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Robot-Assisted Heart Surgery

  • Surgery in which a surgeon controls surgical instruments attached to robotic arms
  • For patients who need such surgeries as mitral valve repair or coronary artery bypass surgery
  • There is a lower risk of complications than with open heart surgery, and a quicker recovery
  • Involves cardiac surgery, echocardiogram program

Robot-Assisted Heart Surgery


Robotic surgery is growing in popularity. But don’t worry, we aren’t replacing surgeons with machines. Rather, robots help surgeons operate more precisely and in smaller spaces. Incisions can be smaller, which lowers the risk of complications and speeds up healing.

Robotic technology has advanced to the point where heart surgeons now recommend it for mitral valve repair and coronary artery bypass surgery. 

“Almost anyone can be a candidate for robotic heart surgery, except for very sick patients or those who’ve had prior surgery on their chest,” says Arnar Geirsson, MD, chief of cardiac surgery at Yale Medicine and associate professor of surgery at Yale School of Medicine. 

In some cases, a traditional open surgical approach is better. If you know that you’ll need heart surgery, discuss the pros and cons of robotic versus traditional surgery with your doctor.

One benefit for patients who come to Yale Medicine is that our surgeons operate with the da Vinci Xi Surgical System, the latest model offered by a leading robotic surgery brand.

How does robotic heart surgery work?

Robotic surgery is different than a traditional surgery in that the cardiac surgeon is not standing over the patient. Instead, the surgeon sits at a computer console that shows a high-definition video of the interior of the patient’s body as seen through an endoscope-mounted camera. Performing surgery involves gently gripping and manipulating devices that control surgical instruments located at the end of the robotic arms.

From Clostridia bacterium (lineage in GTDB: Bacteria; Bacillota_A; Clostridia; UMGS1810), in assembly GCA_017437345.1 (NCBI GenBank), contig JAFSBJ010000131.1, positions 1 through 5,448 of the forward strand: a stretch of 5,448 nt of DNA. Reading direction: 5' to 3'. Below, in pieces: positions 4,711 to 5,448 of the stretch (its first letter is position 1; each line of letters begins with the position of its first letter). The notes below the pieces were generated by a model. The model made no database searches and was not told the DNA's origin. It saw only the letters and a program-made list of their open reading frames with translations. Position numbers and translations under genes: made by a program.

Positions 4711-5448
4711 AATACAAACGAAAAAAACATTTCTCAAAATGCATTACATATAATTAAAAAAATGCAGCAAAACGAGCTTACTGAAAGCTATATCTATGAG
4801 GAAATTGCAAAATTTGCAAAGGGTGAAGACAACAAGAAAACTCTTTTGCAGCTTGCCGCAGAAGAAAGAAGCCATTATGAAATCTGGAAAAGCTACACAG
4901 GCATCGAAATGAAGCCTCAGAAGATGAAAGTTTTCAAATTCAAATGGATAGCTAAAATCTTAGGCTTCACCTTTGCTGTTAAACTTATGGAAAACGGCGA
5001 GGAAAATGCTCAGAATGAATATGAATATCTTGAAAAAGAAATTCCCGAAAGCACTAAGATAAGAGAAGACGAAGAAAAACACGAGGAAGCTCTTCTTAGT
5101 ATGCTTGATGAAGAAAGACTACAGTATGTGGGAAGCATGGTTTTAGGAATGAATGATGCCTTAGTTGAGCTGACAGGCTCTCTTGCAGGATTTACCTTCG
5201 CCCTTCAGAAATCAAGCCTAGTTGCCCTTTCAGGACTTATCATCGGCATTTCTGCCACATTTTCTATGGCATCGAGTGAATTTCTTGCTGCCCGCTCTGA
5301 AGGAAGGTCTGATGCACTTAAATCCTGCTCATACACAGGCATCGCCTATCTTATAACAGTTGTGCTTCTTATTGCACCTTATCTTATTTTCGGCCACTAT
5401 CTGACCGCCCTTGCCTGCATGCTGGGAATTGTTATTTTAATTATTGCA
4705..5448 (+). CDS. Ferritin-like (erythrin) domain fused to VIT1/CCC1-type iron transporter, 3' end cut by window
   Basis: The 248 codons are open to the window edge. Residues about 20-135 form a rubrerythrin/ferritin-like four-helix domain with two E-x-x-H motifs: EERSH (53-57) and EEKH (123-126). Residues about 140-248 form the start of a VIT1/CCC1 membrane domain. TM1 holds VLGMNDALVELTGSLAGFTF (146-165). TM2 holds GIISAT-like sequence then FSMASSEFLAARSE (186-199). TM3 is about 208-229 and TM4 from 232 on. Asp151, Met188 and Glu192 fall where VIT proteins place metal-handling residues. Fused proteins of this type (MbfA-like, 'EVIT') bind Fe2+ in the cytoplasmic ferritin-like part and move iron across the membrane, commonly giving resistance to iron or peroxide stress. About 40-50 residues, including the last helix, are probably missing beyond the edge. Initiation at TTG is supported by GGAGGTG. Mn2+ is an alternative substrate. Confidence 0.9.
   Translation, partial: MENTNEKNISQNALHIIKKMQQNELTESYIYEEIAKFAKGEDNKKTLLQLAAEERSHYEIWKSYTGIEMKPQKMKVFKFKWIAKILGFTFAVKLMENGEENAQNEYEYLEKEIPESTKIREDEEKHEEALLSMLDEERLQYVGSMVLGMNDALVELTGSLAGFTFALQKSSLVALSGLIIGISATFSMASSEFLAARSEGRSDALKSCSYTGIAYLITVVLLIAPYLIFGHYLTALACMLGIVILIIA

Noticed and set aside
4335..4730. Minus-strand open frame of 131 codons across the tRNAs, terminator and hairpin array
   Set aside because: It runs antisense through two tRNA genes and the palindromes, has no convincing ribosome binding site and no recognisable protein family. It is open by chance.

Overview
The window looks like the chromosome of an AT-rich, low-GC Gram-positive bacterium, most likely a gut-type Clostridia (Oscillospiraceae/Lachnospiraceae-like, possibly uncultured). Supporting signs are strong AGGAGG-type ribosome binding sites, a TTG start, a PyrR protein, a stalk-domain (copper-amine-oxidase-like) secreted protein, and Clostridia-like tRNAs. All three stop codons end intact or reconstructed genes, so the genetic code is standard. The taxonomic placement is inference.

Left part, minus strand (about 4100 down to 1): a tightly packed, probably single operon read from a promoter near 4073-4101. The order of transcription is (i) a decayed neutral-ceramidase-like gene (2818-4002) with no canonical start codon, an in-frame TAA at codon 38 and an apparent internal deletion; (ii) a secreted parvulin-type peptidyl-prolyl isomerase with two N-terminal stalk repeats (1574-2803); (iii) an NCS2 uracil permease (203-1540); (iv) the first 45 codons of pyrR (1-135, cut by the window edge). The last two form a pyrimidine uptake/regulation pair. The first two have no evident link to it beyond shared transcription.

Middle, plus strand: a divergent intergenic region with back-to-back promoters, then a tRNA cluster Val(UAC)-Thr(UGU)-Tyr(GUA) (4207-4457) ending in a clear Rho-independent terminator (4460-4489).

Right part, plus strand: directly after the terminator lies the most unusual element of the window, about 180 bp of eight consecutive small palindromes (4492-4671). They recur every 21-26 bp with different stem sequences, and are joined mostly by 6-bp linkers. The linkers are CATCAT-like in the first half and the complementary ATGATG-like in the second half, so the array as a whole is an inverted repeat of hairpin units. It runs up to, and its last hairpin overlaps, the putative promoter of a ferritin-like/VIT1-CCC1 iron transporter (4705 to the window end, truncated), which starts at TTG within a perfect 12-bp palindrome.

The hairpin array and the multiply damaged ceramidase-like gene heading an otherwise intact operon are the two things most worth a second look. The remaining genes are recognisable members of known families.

The robot mimics the movements made by the surgeon’s hands in a way that is extremely precise and better than what a human could achieve. Software programming compensates for any tremors in the surgeon’s grip.

What conditions might benefit from robotic heart surgery?

At Yale Medicine, robotic surgery is primarily used for patients who need mitral valve repair and coronary artery bypass surgery. However, the da Vinci Xi Surgical System can be used for other heart-related surgery. Your surgeon may use it for one of the following procedures:

What are the potential advantages of robotic heart surgery?

One significant advantage is that robotic access to the heart can be gained via very small incisions on the sides of the chest. This is far less traumatic for patients than the much larger incision across the front of the chest that is required by traditional heart surgery, so there is a lower risk for complications and, typically, faster recovery. 

Smaller incisions usually mean that less blood is lost during the procedure. As a result, the need for blood transfusions decreases or even goes away completely. Other advantages include shorter hospital stays due to a faster overall recovery and less pain.

“Usually the smaller incision is less painful for the patient,” Dr. Geirsson says. “There is no splitting of the breastbone, patients return to normal function and work faster, and have higher level of satisfaction.”


Does Yale Medicine's approach to robotic surgery offer any particular advantages to patients?

Yale New Haven Hospital is currently the only hospital in New England that offers robotic mitral valve repair. Dr. Geirsson has been a pioneer in the field of minimally invasive cardiac surgery. He was the first surgeon at Yale to perform minimally invasive mitral surgery through a small incision in the right chest and now with the use of the da Vinci Xi robot. Yale is a high volume mitral valve program with excellent repair rates and results that surpass national figures.

In addition, patients who are evaluated for cardiac surgery at Yale Medicine are cared for by a multidisciplinary heart team that includes both cardiologists and cardiac surgeons. “The heart team was developed to make sure that each patient gets the optimal treatment for their condition, regardless of what type of procedure needs to be performed,” Dr. Geirsson says.

Yale Medicine's heart team is unique in Connecticut, although the heart team concept is used in major medical centers throughout the United States.